KENNETH RANDOLPH TAYLOR

MAY 5, 2022 COMMON ERA

THE FEAST OF CHARLES WILLIAM SCHAEFFER, U.S. LUTHERAN MINISTER, HISTORIAN, THEOLOGIAN, AND LITURGIST

THE FEAST OF SAINT CATERINA CITTADINI, FOUNDER OF THE URSULINE SISTERS OF SOMASCO

THE FEAST OF SAINT EDMUND IGNATIUS RICE, FOUNDER OF THE INSTITUTE OF THE BROTHERS OF THE CHRISTIAN SCHOOLS OF IRELAND AND THE CONGREGATION OF PRESENTATION BROTHERS

THE FEAST OF FRIEDRICH VON HÜGEL, ROMAN CATHOLIC INDEPDENDENT SCHOLAR AND PHILOSOPHER

THE FEAST OF SAINTS HONORATUS OF ARLES AND HILARY OF ARLES, ROMAN CATHOLIC BISHOPS; AND SAINTS VENANTIUS OF MODON AND CAPRASIUS OF LERINS, ROMAN CATHOLIC BISHOPS

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Adapted from this post

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Repentance, Part XI   1 comment

Above:  Icon of Hosea

Image in the Public Domain

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According to the Inter-Lutheran Commission on Worship (ILCW) Lectionary (1973), as contained in the Lutheran Book of Worship (1978) and Lutheran Worship (1982)

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Hosea 5:15-6:6

Psalm 50:1-15 (LBW) or Psalm 119:65-72 (LW)

Romans 4:18-25

Matthew 9:9-13

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O God, the strength of those who hope in you: 

Be present and hear our prayers;

and, because in the weakness of our mortal nature

we can do nothing good without you,

give us the help of your grace,

so that in keeping your commandments

we may please you in will and deed,

through Jesus Christ our Lord.  Amen.

Lutheran Book of Worship (1978), 24

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O God, from whom all good proceeds,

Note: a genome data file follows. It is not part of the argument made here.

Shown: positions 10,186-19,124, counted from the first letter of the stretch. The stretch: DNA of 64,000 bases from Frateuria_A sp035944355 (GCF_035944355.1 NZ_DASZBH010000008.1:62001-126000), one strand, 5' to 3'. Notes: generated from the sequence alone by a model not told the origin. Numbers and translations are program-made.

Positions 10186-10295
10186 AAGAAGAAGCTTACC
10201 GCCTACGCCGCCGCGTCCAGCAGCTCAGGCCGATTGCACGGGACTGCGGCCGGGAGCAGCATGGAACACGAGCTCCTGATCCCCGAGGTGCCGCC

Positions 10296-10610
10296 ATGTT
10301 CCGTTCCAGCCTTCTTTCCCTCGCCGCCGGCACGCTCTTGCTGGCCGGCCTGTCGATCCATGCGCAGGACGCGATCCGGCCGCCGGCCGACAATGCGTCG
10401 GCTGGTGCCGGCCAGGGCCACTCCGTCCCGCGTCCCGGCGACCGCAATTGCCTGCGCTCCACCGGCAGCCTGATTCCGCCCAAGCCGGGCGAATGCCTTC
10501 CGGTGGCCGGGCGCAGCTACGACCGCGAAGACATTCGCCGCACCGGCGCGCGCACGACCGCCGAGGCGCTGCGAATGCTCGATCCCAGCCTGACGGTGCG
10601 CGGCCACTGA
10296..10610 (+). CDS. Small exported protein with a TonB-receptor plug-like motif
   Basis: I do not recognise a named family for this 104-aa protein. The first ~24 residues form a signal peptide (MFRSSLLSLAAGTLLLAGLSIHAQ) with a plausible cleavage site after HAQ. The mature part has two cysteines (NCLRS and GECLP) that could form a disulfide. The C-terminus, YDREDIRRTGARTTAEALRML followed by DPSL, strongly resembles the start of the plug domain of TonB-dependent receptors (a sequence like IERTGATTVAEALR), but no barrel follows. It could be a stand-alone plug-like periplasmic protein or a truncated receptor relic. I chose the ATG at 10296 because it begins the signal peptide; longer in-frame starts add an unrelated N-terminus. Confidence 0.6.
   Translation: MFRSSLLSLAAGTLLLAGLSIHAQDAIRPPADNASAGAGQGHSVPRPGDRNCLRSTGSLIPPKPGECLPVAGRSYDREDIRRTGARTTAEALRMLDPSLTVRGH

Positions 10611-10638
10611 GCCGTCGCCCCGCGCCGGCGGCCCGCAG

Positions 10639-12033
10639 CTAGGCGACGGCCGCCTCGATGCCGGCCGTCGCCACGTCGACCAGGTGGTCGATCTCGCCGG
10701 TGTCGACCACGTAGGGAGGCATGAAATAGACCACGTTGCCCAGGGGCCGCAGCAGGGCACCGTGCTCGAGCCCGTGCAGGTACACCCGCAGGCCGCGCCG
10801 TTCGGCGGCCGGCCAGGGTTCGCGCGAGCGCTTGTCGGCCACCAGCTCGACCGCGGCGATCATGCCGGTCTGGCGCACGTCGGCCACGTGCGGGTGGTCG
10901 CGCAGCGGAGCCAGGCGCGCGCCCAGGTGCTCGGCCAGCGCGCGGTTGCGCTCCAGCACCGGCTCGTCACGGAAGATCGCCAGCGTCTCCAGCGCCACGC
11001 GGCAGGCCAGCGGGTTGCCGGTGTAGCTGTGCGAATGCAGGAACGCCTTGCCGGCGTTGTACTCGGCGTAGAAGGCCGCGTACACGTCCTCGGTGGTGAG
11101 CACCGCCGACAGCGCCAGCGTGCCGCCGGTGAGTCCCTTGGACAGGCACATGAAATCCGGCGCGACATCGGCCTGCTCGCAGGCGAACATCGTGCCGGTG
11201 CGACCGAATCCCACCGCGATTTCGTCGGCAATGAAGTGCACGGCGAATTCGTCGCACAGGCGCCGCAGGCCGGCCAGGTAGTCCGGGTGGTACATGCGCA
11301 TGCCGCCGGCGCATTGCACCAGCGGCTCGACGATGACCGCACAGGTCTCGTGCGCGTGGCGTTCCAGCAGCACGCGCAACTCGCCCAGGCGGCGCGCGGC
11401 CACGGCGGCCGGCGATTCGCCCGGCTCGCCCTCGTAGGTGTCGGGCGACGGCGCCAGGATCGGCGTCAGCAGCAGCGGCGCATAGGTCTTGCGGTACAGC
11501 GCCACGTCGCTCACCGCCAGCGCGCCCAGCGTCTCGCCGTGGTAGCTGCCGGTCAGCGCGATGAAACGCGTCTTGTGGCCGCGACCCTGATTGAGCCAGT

grant to us, your humble servants,

that by your holy inspiration we may think the things that are right

and by your merciful guiding accomplish them;

through Jesus Christ our Lord,

who lives and reigns with you and the Holy Spirit,

one God, now and forever.  Amen.

Lutheran Worship (1982), 64

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For I desire goodness, not sacrifice;

Obedience to God, rather than burnt offerings.

–Hosea 6:6, TANAKH:  The Holy Scriptures (1985, 1999)

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Yet the Law of Moses commands sacrifices and burst offerings.

Hebrew prophets did not always express themselves as clearly as some of us may wish they had.  In context, Hosea 6:6 referred to God rejecting the opportunistic appearance of repentance or a habitually errant population.  Divinely-ordained rituals were not properly talismans; they did not protect one from one’s proverbial chickens coming home to roost.  Hosea 6:6 asserted the primacy of morality over rituals.

I am neither a puritan nor a pietist.  I favor polishing God’s altar and eschew condemning “externals.”

God, metaphorically, is a consuming fire.  Before God, therefore, false repentance does not impress.  The attitude in Psalm 119 is preferable:

Before I was humbled, I strayed,

but now I keep your word.

You are good, and you do what is good;

teach me your statutes.

–Psalm 119:67-68, The Revised New Jerusalem Bible (2019)

Sometimes recognizing one’s need to repent may be a challenge.  How can one repent if one does not think one needs to do so?  How can one turn one’s back on one’s sins (some of them, anyway) unless one knows what those sins are?  Self-righteousness creates spiritual obstacles.

How happy are they who know their need for God, for the kingdom of Heaven is theirs.

–Matthew 5:3, J. B. Phillips, The New Testament in Modern English–Revised Edition (1972)

The test, O reader, for whether you need God is simple.  Check for your pulse.  If you have one, you need God.  We all stand in the need of grace; may we admit this then think and act accordingly.

KENNETH RANDOLPH TAYLOR

MAY 2, 2022 COMMON ERA